Tennis itself produces good sounds, but it is not always surrounded by good sounds. That’s because tennis happens all over the world, and not always in some majestic tucked-away corner of it. In Paris and Rome, to take just two recent examples, the on-court action is occasionally soundtracked by the faraway wail of…
A Florida man interested in karate is alleged to have found an elusive and illegal target for his kicks: bird faces. Last week, the Orlando Sentinel reported that Rocco Joseph Mantella was arrested for “practicing karate” by kicking swans in the head at a park in downtown Orlando, and further details of his…
I truly wish video existed of this event: Kelly Kraft narrowly missed the cut at the RBC Heritage in South Carolina Friday after his tee shot at the par-3 14th hit a bird mid-flight and dropped directly into a water hazard. Per the PGA’s website:
Welcome back to Deadspin Nature Moment, an irregular feature in which we share various goings-on from the natural world with our readers.
It has come to my attention that some people do not like all birds. This or that bird is not good, they are saying or thinking or blogging nearly two years ago. But actually, whatever bird they are talking about is good. Birds are good.
Here’s a bird landing on a bear.
It’s a little hard to summarize this one, so I’ll start with just the facts and explain later: Late on during Monday’s England-Slovakia World Cup qualifier, Dele Alli raised his middle finger at ... someone, and now FIFA is looking into it to determine if the target of Alli’s bird was someone who could get Alli in…
Wednesday’s NPB game between the Rakuten Golden Eagles and Seibu Lions ended after eight innings with an 8-8 tie, because a group of birds wouldn’t get off the damn field.
When not dealing with opponents’ dingers flying out of the ballpark, the Oakland A’s have another big problem in the skies: seagulls.
Birdfriend! I know it’s nice to sit in the grass, but go be in outfield! It’s much safer there.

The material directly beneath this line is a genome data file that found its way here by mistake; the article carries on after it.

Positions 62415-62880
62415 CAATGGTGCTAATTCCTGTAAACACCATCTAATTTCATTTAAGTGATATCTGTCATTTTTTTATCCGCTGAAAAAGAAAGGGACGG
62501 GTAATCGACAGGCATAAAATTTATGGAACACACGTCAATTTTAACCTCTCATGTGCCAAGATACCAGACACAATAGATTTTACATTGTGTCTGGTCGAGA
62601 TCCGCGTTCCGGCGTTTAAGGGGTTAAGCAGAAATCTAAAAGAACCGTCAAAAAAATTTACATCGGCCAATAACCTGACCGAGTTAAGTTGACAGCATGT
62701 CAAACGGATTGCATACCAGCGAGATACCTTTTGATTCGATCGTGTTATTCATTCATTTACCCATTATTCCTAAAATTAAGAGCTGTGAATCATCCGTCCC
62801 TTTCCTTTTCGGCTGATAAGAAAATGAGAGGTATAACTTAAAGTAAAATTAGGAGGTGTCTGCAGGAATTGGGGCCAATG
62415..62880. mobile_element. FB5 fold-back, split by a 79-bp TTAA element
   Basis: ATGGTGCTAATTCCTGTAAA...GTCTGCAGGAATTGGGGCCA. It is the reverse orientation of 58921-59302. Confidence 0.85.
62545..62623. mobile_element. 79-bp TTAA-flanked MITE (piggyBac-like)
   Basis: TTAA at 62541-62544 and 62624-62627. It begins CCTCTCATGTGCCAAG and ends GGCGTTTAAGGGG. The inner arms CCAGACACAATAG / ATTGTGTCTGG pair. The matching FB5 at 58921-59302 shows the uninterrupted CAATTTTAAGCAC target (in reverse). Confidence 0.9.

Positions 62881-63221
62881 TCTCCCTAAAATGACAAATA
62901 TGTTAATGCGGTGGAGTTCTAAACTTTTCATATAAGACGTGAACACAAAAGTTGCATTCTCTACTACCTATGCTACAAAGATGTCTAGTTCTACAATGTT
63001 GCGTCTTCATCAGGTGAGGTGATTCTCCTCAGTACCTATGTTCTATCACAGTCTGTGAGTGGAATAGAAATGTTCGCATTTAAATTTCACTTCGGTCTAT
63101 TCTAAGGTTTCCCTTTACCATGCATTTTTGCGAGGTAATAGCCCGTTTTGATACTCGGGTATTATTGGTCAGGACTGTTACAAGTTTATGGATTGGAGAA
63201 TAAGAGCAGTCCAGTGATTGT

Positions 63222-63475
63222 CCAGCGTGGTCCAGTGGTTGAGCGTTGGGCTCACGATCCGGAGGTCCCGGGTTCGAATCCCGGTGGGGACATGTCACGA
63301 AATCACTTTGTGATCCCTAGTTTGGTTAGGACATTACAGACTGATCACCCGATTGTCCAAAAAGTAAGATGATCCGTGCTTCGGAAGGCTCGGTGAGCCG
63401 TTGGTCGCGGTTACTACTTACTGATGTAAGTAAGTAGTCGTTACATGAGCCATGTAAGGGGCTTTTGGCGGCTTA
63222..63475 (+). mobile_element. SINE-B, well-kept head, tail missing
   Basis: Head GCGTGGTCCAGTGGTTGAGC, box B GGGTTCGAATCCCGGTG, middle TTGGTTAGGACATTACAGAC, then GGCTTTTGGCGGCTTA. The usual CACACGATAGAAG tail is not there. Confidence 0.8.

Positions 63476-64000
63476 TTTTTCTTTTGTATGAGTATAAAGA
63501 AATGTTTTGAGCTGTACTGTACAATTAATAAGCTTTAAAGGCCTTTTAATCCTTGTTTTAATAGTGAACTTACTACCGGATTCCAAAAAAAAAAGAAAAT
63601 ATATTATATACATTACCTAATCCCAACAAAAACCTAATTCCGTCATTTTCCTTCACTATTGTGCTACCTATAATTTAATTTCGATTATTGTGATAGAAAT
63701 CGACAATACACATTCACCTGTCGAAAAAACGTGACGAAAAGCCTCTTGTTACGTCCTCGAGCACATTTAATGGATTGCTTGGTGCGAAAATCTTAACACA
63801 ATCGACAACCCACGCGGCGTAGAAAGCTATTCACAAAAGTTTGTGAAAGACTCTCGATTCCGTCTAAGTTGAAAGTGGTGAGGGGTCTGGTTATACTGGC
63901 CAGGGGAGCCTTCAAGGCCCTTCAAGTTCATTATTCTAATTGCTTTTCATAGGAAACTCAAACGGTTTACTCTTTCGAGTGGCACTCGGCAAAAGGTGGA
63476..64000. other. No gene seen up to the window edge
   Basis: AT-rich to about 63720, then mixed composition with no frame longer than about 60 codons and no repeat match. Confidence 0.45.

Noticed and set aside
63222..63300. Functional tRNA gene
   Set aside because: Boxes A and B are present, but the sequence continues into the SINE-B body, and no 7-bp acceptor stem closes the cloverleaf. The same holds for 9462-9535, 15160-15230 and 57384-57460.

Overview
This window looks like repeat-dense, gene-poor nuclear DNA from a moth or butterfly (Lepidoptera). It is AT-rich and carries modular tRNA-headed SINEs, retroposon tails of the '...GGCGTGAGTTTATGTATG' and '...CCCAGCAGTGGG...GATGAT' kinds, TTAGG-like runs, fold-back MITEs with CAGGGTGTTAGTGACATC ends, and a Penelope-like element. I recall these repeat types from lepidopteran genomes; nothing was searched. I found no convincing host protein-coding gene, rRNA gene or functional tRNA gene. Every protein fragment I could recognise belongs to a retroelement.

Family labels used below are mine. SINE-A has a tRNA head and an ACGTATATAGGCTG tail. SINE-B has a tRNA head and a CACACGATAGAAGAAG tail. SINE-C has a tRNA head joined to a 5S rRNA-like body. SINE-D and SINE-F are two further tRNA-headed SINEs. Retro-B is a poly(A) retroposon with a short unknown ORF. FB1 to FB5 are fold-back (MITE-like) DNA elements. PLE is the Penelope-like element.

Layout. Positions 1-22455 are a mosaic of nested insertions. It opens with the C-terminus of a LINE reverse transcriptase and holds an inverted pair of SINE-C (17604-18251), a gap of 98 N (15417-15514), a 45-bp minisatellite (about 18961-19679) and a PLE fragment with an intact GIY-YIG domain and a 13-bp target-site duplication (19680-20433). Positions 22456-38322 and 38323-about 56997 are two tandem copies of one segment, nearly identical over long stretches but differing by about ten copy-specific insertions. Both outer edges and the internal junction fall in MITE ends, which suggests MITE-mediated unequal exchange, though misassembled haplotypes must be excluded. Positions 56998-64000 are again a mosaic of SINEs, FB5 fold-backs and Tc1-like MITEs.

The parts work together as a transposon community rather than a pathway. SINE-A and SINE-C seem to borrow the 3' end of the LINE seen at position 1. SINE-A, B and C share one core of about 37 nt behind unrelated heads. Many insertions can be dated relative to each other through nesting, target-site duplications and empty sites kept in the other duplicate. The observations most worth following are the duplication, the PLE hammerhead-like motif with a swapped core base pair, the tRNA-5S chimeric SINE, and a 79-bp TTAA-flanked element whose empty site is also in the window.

Happiness, who knows. Joy, jeez, that’s a whole frickin’ thing. I will never have even the faintest idea about deep personal fulfillment. But you can make the minute-by-minute drudgery of life a little better. You can hang a bird feeder near a window, and fill it with birdseed, and have some pretty birds to look at.
All Twitter could talk about yesterday was the big chicken. If you haven’t seen the big chicken, here it is.
Last week the Penguins hosted the Flyers at Heinz Field for their outdoor Stadium Series game, and as part of the pregame pomp, seven live penguins—named Crosby, Malkin, Kessel, Kunitz, Letang, Murray and Sully—tottered around a tiny rink.
No one can say they didn’t see this coming. Well, the birds can.
Born to a sun-scorched land whose cruelly blistering climes have weeded out all but the most terrifying and murderous critters (and, somehow, koalas), it makes sense that Australians would be better equipped than most to interact with the rare friendly creature that crosses their paths with respect, kindness, and love.
The Audubon Society has a livestream of an osprey nest in Hog Island, Maine, where this spring viewers were delighted to see the parents, Steve and Rachel, hatch three adorable osprey chicks. After a bald eagle attack earlier this month, they are down to two chicks, because nature could not give the slightest shit…
Chinook, a trained bald eagle from the Los Angeles Zoo, was supposed to thrill fans and honor America on July 4th by swooping from the top of Dodger Stadium to his handler on the field. Chinook had other plans out in the parking lot:
Randy Johnson’s bird murder pitch remains maybe my favorite single pitch of all time. Baseball is a sport of massive data sets and averages, which makes strange wrinkles in the fabric of the game, like all 15 home teams winning, easier to appreciate. Johnson’s bird explosion job is the most videogenic example of this.
In a wildlife metaphor for Can-Am relations, or perhaps just another instance of nature being awesome, a bald eagle let a Canada goose know it could murder it any time it wants, but merely chooses not to.